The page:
FHI Clinical goes where our expertise is needed. Whether it requires working from a state-of-the-art facility or in a low-tech, rural setting, we provide services tailored to meet your study needs, from protocol design and site assessments to trial planning, implementation and management.
FHI Clinical has long-standing relationships, a local team and broad expertise in sub-Saharan Africa. We're ready to help you confidently expand your research across the region, finding the best-fit countries and populations for your target indication and study type.
For more than 10 years, the FHI Clinical project team has partnered with companies developing and deploying vaccines, treatments and preventive devices for malaria in 35 countries worldwide.
The Partnership for Research on Vaccines and Infectious Diseases in Liberia (PREVAIL) network was established through a partnership between local Liberian and international partners, including the U.S. National Institutes of Health, World Health Organization and FHI Clinical, to provide sustainable research infrastructure to address diseases of public health importance.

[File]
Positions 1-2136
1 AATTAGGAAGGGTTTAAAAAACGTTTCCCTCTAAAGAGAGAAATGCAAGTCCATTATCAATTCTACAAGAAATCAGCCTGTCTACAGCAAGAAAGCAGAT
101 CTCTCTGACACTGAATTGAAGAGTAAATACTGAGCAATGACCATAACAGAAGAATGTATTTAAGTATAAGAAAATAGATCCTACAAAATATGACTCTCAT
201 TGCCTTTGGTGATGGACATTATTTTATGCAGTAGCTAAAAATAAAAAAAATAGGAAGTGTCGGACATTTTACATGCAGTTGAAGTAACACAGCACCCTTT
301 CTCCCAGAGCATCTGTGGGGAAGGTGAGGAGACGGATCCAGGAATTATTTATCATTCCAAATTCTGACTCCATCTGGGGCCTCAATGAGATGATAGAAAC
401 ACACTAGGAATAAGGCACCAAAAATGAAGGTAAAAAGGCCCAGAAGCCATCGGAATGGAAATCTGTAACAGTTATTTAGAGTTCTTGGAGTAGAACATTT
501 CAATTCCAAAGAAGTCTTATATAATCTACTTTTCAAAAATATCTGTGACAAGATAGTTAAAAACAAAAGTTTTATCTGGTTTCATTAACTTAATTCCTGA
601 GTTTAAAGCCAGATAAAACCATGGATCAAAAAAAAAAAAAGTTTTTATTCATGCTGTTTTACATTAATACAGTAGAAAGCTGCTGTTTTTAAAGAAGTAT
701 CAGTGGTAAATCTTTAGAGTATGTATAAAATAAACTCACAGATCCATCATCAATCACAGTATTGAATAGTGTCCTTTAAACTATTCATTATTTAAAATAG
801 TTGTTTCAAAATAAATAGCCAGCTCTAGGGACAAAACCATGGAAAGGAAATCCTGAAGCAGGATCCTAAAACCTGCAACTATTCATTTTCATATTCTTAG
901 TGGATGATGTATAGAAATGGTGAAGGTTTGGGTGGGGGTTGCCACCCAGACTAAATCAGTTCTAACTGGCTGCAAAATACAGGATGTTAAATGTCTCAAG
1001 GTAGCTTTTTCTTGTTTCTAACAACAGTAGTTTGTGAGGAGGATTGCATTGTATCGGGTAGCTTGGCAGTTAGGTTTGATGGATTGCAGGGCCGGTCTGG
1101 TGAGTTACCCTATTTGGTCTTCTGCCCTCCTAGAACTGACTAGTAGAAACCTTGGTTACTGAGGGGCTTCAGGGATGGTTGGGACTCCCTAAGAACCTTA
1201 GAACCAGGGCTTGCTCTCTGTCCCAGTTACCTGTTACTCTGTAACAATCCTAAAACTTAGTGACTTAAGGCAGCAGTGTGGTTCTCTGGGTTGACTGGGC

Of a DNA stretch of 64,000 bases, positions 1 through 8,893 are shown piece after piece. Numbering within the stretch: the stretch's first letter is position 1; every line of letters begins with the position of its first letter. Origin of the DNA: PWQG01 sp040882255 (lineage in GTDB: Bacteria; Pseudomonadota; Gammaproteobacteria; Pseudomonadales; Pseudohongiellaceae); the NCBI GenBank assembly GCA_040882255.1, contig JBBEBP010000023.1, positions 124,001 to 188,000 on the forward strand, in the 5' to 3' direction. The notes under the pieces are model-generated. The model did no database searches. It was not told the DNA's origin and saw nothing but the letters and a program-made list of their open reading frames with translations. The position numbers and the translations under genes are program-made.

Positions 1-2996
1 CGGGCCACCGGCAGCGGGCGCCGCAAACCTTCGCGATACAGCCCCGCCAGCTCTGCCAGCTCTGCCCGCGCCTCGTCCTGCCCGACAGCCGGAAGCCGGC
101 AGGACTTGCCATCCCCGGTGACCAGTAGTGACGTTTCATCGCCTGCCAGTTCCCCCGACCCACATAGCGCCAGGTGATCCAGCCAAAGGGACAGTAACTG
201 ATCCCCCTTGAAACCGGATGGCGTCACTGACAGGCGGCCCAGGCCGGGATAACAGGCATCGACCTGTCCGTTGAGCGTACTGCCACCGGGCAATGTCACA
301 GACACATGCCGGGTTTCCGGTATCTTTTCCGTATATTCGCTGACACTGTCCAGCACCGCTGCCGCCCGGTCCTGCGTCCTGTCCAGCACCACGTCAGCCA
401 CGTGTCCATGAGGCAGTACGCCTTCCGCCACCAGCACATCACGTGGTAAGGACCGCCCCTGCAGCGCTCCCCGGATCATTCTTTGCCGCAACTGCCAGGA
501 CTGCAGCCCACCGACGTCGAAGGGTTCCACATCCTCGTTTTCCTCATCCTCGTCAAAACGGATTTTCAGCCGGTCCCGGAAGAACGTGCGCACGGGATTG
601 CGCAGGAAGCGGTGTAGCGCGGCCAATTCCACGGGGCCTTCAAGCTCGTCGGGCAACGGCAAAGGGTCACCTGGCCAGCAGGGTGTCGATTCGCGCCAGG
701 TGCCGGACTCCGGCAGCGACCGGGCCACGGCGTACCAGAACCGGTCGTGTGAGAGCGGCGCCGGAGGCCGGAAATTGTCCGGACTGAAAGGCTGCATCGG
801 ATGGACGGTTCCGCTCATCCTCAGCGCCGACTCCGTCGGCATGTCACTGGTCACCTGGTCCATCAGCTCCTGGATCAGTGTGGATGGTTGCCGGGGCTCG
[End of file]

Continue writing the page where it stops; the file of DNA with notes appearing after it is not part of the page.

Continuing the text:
The study team maintained a 91% retention rate in a study of a Chikungunya virus (CHIKV) vaccine, despite study disruptions due to natural disasters, including Hurricane Maria, and political unrest near the sites in five Caribbean countries in a CHIKV endemic region.
Since 1976, Ebola virus disease outbreaks have primarily occurred in eleven countries: Democratic Republic of the Congo, Gabon, Guinea, Liberia, Mali, Nigeria, Republic of Congo, Sierra Leone, Sudan and Uganda. Although it is generally rare, it is often fatal, with death rates ranging from 25 to 90% in past outbreaks (average case fatality rate, 50%). No treatment or vaccine is currently approved, but there are several promising vaccines and treatments under development.
In a study conducted at 17 sites spanning nine countries in a Zika endemic region of the Americas and Caribbean, timely staffing of contract research associates (CRAs) was enabled by the project team’s network of bilingual resources and knowledge of local hiring practices.
CHIKV outbreaks have occurred in countries in Africa, Asia, Europe, and the Indian and Pacific Oceans. It was found for the first time in the Americas on islands in the Caribbean in 2013 and has spread throughout most of the Americas. It has since been identified in over 60 countries in Asia, Africa, Europe and the Americas. No commercially available vaccine to prevent or medicine to treat CHIKV infection is currently available.